Forester’s Log: Ponil Creek

©Mary Stuever, May 2009


The Forester’s Log is a monthly column published in newspapers and magazines primarily in the American west. Stuever is a forester in the American Southwest. She can be reached at



                Armed with an increment borer, Arnie Friedt and I are anxious to learn about the cottonwood trees along the upper Ponil Creek. The first tree we core yields crumpled, partial wood pieces. The next tree is more solid, and we count nearly 70 rings in the wood extracted from a ¼ inch diameter, hand-drilled hole. Cottonwood cores often include false rings, and, with rotten sections of the core, this tree is difficult to age. Before we started we guessed the tree was fifty, and fifty could still be as good of a guess as eighty. As I remove the increment corer, a vile liquid drains from the hole—ranwater that has been long captured in the rotten center of the tree.               
                Next we drill a nearby Douglas-fir that has clearly established in the streamside floodplain since the last major flood. With estimates for years before the tree reached the breast height level where we took the core, we think the tree started growing in the early 1940’s. Downstream Waite Phillips had recently donated a portion of his northern New Mexico ranch to the Boy Scouts of America, the United States was entering the second World War, extensive cattle grazing was a prevalent ranching activity and the nearby Rich Cabins were probably occupied by cowboys. Yet why did this conifer start growing in what appears to have been a cottonwood dominated creek bed?

                We return the circle of colleagues scratching our head. “It might be the flood of 1941,” Chris Cudia, an ecologist from the New Mexico Environment Department, asserts. Chris goes on to explain that wet weather in 1941 led to massive flooding throughout New Mexico. That’s the year that stream courses changed paths. Meanders were lost and found. Stream side terraces were washed away and rebuilt downstream. Chris, whose passion is surface water, speaks with the same kind of awe for the power of this major flood year as foresters use when we talk about an extreme fire season.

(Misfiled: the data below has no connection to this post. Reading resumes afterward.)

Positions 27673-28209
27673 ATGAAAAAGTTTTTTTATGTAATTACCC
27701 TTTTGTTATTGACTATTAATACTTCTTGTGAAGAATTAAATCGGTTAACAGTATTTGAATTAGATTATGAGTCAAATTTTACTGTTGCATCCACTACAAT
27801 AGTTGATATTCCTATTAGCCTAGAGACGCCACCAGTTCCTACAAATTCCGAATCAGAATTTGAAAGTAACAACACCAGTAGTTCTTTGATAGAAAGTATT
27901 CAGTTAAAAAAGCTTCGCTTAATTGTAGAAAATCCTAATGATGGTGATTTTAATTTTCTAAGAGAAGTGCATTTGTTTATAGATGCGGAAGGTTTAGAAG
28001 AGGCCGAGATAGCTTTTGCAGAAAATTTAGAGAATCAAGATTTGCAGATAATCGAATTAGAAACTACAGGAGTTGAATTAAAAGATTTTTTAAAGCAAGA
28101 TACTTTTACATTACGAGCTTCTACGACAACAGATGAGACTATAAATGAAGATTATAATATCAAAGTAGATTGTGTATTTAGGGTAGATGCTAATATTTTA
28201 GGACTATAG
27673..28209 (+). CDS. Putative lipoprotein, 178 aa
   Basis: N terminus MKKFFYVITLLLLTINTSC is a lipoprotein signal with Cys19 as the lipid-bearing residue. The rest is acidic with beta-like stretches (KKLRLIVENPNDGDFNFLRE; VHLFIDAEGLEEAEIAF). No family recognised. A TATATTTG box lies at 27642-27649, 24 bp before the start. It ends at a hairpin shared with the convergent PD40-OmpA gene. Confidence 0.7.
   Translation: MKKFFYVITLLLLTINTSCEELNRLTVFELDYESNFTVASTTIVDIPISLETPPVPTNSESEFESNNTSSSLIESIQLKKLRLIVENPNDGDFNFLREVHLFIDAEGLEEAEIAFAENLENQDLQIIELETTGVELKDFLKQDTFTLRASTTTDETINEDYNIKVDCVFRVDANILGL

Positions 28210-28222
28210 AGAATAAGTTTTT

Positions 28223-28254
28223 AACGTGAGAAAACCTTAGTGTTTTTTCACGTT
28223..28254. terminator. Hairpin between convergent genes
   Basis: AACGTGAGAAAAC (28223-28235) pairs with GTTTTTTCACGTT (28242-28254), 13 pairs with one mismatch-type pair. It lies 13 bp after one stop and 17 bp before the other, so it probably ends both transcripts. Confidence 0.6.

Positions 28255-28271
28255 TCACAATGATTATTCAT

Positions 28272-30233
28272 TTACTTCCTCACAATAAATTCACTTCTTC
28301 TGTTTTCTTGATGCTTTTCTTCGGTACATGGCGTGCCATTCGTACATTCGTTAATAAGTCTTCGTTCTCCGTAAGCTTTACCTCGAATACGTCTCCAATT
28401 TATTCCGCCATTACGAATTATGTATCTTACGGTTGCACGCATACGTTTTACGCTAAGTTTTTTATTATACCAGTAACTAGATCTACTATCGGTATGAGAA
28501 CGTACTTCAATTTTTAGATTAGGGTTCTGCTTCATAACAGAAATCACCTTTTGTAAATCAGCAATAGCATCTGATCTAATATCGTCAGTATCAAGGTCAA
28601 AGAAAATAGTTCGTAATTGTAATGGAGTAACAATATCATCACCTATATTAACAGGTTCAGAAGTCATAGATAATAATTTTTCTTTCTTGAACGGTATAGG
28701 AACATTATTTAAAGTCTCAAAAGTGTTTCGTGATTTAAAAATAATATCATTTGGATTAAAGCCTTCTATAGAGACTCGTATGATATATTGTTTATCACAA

We are an interdisciplinary, inter-organizational team. We include foresters, hydrologists, geologists, wildlife biologists, ecologists and entomologists. Our collective experiences also yield knowledge gleaned from other fields such as archaeology and forest engineering. We work for three State agencies and three private landowners.

We are gathered along the creek to address a reach of surface waters that has been identified as being too warm. Over the next two field seasons we will work on a project funded by the federal Environmental Protection Agency (EPA), administered by the state Surface Water Quality Bureau (NMED-SWQB), and granted to Cimarron Watershed Association.  We will install low water crossings, restore eroded sections of the creek, fence cottonwood sprouts to reduce elk browsing, and plant cottonwood and willow poles to provide more shade to the creek’s surface. The work will involve Boy Scout labor, dump trucks, fish shocking equipment, water quality probes and waders. Much of this work will be done in or near the water.

                We walk and drive miles of creek, setting stakes for photo points that will be used to track the success of the project. Much of the area burned in 2002 in a series of wildfires dubbed “The Ponil Complex.” Throughout the day, history haunts us as we read the landscape and struggle to make sense of our observations. We find an old culvert with riveted steel plates. Man’s mark is indelible on the landscape. We are adding our own. Hopefully, our actions will help mitigate the impacts of large fire on this country and leave a creek cool enough for post-fire recovery of fish species.